Pete transformed into vaccination site to administer shots to around 800 health care personnel, students


Rachhana Baliga | Staff Photographer

Pitt held a vaccination clinic with the Allegheny Health Department Thursday to vaccinate around 800 healthcare workers, including Pitt students, in the 1A priority group.

By Martha Layne, Assistant News Editor

The Petersen Events Center, a complex usually associated with Pitt Athletics and working out, can now add vaccine administration to its list of uses.

Around 800 health care personnel, part of vaccination group 1A, will be vaccinated over the course of today and tomorrow at the Pete. The personnel come from Pitt, Chatham University, Community College of Allegheny County, Duquesne University, La Roche University and Pittsburgh Technical College. Students who interact with patients are also included in this group.

The Allegheny County Health Department provided the vaccine and shots will be administered by Pitt faculty as well as students from Pitt’s schools of Pharmacy, Nursing, Medicine, and Health and Rehabilitation Sciences.

Melissa McGivney, the associate dean for community partnerships at Pitt’s School of Pharmacy, said the clinic “has drawn people together in an incredible way.”

“Pitt has the expertise and capacity that enabled us to plan this two-day clinic in just [two-and-a-half] weeks and serve our community during a critical time in this pandemic,” McGivney said.

Sam Berlin, a sophomore nursing major, received the vaccine and said there wasn’t a real reason not to get it, especially with working in a hospital.

“I mean, there’s not really any reason not to. I’m not an idiot. I trust science. I don’t know how the vaccine works, somebody else does,” Berlin said. “If I’m going to spend eight hours a week in a hospital, it’s safer for me and everyone around me to get it.”

Those being vaccinated first had their temperature checked at the front doors of the Pete’s upper concourse, then went through two stations of paperwork before sitting at one of several stations where a student in a white coat with a face shield would administer the vaccine. After receiving their shot, patients had to wait for 15 minutes in another area of the concourse to see if there were any immediate adverse reactions before receiving a congratulations sticker and receiving instructions regarding when to come back to receive the second dose.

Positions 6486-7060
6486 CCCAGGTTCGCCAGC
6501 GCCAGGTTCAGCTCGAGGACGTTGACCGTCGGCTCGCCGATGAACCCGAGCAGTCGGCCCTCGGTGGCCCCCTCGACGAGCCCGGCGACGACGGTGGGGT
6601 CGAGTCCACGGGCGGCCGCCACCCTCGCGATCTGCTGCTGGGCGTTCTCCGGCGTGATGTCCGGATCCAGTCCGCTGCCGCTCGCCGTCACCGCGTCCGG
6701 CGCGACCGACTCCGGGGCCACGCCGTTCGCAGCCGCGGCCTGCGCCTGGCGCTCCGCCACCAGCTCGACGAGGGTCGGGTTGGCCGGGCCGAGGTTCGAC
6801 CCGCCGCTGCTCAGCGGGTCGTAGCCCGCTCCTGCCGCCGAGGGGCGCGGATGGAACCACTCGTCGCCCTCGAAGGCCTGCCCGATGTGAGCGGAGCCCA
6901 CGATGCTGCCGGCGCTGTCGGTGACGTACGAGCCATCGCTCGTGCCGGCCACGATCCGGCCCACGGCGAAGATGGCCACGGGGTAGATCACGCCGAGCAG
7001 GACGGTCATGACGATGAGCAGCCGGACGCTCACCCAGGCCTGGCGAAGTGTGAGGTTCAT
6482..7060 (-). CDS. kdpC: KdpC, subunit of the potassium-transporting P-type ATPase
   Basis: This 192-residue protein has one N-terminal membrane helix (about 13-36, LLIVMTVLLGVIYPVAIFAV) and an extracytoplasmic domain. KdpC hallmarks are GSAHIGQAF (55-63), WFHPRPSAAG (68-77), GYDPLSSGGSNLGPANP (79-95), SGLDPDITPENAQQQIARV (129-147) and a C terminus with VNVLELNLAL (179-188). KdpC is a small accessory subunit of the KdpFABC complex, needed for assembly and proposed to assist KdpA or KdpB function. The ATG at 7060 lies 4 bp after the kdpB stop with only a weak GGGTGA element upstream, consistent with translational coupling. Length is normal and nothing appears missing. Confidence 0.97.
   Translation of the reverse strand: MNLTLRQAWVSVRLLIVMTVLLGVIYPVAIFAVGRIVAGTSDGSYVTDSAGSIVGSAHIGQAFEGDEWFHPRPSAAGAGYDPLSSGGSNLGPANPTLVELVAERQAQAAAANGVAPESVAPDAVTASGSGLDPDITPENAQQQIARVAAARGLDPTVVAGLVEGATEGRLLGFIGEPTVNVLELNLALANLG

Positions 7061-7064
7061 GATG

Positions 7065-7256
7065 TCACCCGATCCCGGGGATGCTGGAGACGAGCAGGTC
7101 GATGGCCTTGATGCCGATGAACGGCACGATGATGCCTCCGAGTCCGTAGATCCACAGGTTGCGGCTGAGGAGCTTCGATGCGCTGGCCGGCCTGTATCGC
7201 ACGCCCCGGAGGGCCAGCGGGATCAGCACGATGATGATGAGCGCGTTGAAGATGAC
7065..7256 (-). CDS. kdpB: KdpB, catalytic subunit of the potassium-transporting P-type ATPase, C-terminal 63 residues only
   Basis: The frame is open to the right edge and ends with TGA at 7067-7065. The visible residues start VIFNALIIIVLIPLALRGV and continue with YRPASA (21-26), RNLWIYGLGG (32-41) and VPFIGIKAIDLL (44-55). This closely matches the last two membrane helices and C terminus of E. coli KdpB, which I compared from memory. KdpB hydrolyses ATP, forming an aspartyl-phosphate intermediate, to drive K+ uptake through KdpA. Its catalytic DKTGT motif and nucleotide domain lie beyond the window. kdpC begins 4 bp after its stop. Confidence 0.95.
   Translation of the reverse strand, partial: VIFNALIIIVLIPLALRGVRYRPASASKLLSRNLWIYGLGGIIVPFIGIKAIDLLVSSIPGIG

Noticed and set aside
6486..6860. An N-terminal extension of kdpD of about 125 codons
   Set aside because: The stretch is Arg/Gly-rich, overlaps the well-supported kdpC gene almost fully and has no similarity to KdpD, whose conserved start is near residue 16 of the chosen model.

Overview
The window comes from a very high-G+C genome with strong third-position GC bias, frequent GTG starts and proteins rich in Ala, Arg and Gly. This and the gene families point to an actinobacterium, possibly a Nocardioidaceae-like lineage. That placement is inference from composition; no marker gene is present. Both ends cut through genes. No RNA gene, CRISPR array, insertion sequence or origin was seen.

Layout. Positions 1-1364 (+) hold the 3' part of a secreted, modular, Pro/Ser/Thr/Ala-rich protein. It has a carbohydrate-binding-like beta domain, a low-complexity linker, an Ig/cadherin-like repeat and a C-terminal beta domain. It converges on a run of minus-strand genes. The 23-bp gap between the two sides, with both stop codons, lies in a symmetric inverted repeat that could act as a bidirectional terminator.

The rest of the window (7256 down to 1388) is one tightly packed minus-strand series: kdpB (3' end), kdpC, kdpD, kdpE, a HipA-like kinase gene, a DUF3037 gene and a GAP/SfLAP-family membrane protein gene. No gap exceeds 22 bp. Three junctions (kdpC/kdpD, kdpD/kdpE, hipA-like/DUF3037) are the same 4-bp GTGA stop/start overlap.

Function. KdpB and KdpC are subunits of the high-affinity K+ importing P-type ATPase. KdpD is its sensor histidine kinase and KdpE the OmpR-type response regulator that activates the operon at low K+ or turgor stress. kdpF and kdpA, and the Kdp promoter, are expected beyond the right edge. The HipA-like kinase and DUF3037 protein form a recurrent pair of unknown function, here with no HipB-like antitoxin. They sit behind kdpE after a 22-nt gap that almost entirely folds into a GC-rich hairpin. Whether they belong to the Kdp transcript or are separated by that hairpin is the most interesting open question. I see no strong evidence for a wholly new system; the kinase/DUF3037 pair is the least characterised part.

The University’s COVID-19 Medical Response Office sent a survey to the Pitt community Thursday to gauge vaccine needs, and asked that Pitt affiliates complete it within 48 hours. Based on the survey questions and state guidelines, Pitt will prioritize vaccines for patient-facing health care personnel as well as those with high-risk conditions.

Pitt is in the process of becoming an independent vaccine provider, which would allow the University to keep its own vaccine stock and distribute shots. Chancellor Patrick Gallagher said Tuesday in an interview with The Pitt News that if Pitt gets certified as an independent vaccine provider, then the University would like to open several vaccination sites for students and employees, but also potentially serve as an open regional vaccination center for the Pittsburgh area.

“From a planning perspective, we’re planning for demand-limited — big … vaccination centers, high throughput, seven days a week, long hours, that kind of stuff,” Gallagher said. “In the short term, we’re trying to take advantage of any vaccine availability, whether it’s from UPMC, this weekend from the county, ultimately our own, to make sure we can identify members of the Pitt community who fall into these prioritization groups and give them every opportunity to get them a shot.”